Stat 274
Theory of Interest
Chapter 3: Annuities
Brian Hartman
Brigham Young University
Types of Annuities
Annuity-immediate: Stream of payments at the end of each
period.
Annuity-due: Stream of payments at the beginning of each
period.
Perpetuity: Stream
Claims Frequency Distribution Models
Chapter 6
Stat 477 - Loss Models
Chapter 6 (Stat 477)
Claims Frequency Models
Brian Hartman - BYU
1 / 19
Introduction
Introduction
Here we introduce a large class of counting distributions, which are
discrete distribut
Credibility
Chapters 17-19
Stat 477 - Loss Models
Chapters 17-19 (Stat 477)
Credibility
Brian Hartman - BYU
1 / 31
Why Credibility?
You purchase an auto insurance policy and it costs $150. That price is
mainly the expected cost of a policyholder with your
Aggregate Loss Models
Chapter 9
Stat 477 - Loss Models
Chapter 9 (Stat 477)
Aggregate Loss Models
Brian Hartman - BYU
1 / 22
Objectives
Objectives
Individual risk model
Collective risk model
Computing the aggregate loss models
Approximate methods
Effect o
Parameter Estimation
Chapters 13-15
Stat 477 - Loss Models
Chapters 13-15 (Stat 477)
Parameter Estimation
Brian Hartman - BYU
1 / 23
Methods for parameter estimation
Methods for parameter estimation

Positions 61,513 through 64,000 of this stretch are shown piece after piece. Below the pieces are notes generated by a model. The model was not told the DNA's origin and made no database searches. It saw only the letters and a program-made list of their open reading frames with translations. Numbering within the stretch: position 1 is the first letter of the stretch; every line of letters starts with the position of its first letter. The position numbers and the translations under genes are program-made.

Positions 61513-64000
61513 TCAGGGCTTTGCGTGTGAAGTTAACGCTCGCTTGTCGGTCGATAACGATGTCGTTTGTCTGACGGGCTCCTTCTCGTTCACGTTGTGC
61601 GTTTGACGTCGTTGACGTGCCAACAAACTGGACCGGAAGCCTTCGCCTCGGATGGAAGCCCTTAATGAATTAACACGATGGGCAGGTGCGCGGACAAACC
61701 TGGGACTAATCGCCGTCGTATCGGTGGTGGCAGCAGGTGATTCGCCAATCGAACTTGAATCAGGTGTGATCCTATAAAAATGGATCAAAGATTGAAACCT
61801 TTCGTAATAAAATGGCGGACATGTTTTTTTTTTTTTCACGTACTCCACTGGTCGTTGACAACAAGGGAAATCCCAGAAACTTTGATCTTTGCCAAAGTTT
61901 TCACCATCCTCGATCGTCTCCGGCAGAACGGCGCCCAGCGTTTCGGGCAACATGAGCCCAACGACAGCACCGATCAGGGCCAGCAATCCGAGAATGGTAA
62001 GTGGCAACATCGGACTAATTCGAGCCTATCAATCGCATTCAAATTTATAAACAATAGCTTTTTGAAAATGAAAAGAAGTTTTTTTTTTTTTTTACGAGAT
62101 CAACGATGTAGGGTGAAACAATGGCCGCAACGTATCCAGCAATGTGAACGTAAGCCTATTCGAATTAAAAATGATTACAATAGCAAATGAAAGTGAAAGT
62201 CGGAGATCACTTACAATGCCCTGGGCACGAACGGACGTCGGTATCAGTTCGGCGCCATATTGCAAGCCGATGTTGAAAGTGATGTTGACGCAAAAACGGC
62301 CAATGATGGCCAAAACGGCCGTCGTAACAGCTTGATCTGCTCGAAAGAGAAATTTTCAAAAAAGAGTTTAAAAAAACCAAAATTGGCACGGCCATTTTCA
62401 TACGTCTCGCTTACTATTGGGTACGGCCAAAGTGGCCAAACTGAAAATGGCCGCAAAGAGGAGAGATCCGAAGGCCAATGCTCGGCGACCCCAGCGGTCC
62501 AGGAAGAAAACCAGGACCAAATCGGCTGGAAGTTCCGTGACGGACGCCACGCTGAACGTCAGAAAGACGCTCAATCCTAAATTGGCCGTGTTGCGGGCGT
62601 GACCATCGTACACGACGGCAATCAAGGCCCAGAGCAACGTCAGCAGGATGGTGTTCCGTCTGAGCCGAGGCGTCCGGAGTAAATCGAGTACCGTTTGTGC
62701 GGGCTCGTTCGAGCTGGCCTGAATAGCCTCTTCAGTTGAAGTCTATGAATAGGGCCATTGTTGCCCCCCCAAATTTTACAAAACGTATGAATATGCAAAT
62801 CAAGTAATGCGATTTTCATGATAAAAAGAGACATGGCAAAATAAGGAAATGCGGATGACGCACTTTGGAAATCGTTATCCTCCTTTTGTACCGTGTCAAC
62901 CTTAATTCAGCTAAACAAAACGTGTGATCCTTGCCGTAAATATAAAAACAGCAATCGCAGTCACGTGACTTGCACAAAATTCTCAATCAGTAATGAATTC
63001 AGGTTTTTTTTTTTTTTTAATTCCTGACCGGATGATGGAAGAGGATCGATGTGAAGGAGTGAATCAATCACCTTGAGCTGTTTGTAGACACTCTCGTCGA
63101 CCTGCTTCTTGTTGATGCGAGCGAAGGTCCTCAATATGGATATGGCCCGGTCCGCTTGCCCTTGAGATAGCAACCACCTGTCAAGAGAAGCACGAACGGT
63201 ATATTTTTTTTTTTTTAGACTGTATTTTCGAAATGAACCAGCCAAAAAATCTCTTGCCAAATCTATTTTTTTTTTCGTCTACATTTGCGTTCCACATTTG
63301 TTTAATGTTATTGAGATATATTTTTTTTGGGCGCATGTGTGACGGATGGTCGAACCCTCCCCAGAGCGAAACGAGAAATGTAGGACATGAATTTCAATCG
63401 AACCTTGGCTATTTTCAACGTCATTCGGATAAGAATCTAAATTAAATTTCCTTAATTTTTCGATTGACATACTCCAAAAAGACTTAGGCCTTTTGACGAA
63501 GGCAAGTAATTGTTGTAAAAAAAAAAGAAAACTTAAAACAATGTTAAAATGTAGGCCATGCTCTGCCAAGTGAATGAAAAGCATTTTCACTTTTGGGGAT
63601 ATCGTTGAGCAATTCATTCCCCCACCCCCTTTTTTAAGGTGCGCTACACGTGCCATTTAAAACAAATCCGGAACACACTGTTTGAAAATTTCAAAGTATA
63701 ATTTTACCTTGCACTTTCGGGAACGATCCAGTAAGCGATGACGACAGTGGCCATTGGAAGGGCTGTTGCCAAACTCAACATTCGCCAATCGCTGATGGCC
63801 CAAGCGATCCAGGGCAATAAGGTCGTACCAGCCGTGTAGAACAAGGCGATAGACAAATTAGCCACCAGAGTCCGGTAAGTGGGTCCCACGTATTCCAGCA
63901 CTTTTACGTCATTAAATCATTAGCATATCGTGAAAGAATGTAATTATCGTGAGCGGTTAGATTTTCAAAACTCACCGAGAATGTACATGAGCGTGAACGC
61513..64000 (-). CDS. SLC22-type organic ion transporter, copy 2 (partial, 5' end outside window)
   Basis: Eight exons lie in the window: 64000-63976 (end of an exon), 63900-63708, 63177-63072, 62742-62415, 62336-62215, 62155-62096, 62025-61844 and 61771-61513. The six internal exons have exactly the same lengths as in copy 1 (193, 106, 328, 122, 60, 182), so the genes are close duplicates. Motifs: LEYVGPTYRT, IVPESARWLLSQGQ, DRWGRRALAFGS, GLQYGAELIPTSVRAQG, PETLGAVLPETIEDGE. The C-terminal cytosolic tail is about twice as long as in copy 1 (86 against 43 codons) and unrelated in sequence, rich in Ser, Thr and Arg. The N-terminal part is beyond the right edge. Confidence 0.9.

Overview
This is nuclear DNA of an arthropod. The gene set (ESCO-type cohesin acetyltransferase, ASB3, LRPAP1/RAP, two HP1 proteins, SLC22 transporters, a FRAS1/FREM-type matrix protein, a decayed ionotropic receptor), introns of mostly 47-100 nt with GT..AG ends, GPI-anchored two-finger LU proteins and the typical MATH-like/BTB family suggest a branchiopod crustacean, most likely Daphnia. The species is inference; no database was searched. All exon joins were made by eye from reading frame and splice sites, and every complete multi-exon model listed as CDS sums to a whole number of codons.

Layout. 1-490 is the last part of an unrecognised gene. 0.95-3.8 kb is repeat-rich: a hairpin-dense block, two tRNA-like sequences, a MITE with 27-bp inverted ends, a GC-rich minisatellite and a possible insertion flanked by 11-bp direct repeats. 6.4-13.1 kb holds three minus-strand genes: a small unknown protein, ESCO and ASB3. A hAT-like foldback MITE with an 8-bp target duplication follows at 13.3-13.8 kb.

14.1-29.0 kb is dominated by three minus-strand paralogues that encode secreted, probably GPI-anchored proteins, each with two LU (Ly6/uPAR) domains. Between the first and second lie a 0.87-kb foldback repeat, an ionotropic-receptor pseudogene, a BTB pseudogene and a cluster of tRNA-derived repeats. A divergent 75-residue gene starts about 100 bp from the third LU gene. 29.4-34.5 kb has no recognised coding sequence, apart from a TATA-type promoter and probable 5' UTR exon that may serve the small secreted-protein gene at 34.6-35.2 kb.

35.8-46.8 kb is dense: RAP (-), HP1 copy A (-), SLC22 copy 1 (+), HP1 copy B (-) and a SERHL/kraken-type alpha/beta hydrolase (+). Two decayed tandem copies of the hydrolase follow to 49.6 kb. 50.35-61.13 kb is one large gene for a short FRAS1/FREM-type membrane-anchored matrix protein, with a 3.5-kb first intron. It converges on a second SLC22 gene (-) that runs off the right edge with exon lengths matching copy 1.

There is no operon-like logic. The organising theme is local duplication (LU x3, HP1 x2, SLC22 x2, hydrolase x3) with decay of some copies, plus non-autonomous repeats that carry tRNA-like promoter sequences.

Methods for estimating parameters in a parametric model:
Stat 274
Theory of Interest
Chapters 8 and 9: Term Structure and
Interest Rate Sensitivity
Brian Hartman
Brigham Young University
Yield Curves
(t) is the current market price for a t-year zero-coupon bond.
The t-year spot rate of interest, yt , is the yie
Stat 274
Theory of Interest
Chapter 6: Bonds
Brian Hartman
Brigham Young University
Bonds
A bond is a security issued by a government or a corporation which
promises payments at future dates.
Maturity (or redemption) date: the time of the last payment
Iss
Nonparametric Model Construction
Chapters 4 and 12
Stat 477 - Loss Models
Chapters 4 and 12 (Stat 477)
Nonparametric Model Construction
Brian Hartman - BYU
1 / 28
Types of data
Types of data
For non-life insurance, the types obviously come in the form of
Creating New Distributions
Section 5.2
Stat 477 - Loss Models
Section 5.2 (Stat 477)
Creating New Distributions
Brian Hartman - BYU
1 / 18
Generating new distributions
Some methods to generate new distributions
There are many methods to generate new distr
Stat 274
Theory of Interest
Chapter 5: Loan Repayment
Brian Hartman
Brigham Young University
Amortized Loan
Each time a payment is made, the interest due is paid first.
Examples:
You borrow 2000 at 5% annual interest, and pay back 800 in
one year and 1000
Severity Models - Special Families of Distributions
Sections 5.3-5.4
Stat 477 - Loss Models
Sections 5.3-5.4 (Stat 477)
Claim Severity Models
Brian Hartman - BYU
1/1
Introduction
Introduction
Given that a claim occurs, the (individual) claim size X is typ
Stat 274
Theory of Interest
Chapter 2: Equations of Value and
Yield Rates
Brian Hartman
Brigham Young University
Equations of Value
When using compound interest with a single deposit of c at time
0, the equation of value is
Ac (t) = c(1 + i)t
2
Examples
1
Frequency and Severity with Coverage Modifications
Chapter 8
Stat 477 - Loss Models
Chapter 8 (Stat 477)
Coverage Modifications
Brian Hartman - BYU
1 / 23
Introduction
Introduction
In the previous weeks, we have assumed that the loss amount X is
also the